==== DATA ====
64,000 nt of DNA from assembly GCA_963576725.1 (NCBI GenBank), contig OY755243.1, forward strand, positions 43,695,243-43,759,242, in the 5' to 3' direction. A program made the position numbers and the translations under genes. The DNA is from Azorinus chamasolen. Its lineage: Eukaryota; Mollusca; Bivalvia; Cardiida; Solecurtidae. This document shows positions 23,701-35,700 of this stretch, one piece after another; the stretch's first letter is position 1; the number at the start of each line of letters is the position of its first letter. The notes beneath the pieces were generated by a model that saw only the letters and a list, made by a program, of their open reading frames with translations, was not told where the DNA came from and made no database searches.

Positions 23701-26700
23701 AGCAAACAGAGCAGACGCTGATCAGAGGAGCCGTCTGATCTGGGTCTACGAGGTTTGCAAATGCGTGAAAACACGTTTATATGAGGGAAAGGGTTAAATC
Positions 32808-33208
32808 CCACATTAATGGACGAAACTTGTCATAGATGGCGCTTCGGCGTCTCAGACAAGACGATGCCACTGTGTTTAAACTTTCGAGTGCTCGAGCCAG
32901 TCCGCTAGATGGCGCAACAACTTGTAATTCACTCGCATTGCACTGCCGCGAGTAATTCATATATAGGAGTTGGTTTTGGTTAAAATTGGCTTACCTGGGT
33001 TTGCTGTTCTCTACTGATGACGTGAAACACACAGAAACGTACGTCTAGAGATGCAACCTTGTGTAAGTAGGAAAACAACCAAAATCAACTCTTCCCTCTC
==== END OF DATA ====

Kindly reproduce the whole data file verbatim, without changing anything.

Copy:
64,000 nt of DNA from assembly GCA_963576725.1 (NCBI GenBank), contig OY755243.1, forward strand, positions 43,695,243-43,759,242, in the 5' to 3' direction. A program made the position numbers and the translations under genes. The DNA is from Azorinus chamasolen. Its lineage: Eukaryota; Mollusca; Bivalvia; Cardiida; Solecurtidae. This document shows positions 23,701-35,700 of this stretch, one piece after another; the stretch's first letter is position 1; the number at the start of each line of letters is the position of its first letter. The notes beneath the pieces were generated by a model that saw only the letters and a list, made by a program, of their open reading frames with translations, was not told where the DNA came from and made no database searches.

Positions 23701-26700
23701 AGCAAACAGAGCAGACGCTGATCAGAGGAGCCGTCTGATCTGGGTCTACGAGGTTTGCAAATGCGTGAAAACACGTTTATATGAGGGAAAGGGTTAAATC
Positions 32808-33208
32808 CCACATTAATGGACGAAACTTGTCATAGATGGCGCTTCGGCGTCTCAGACAAGACGATGCCACTGTGTTTAAACTTTCGAGTGCTCGAGCCAG
32901 TCCGCTAGATGGCGCAACAACTTGTAATTCACTCGCATTGCACTGCCGCGAGTAATTCATATATAGGAGTTGGTTTTGGTTAAAATTGGCTTACCTGGGT
33001 TTGCTGTTCTCTACTGATGACGTGAAACACACAGAAACGTACGTCTAGAGATGCAACCTTGTGTAAGTAGGAAAACAACCAAAATCAACTCTTCCCTCTC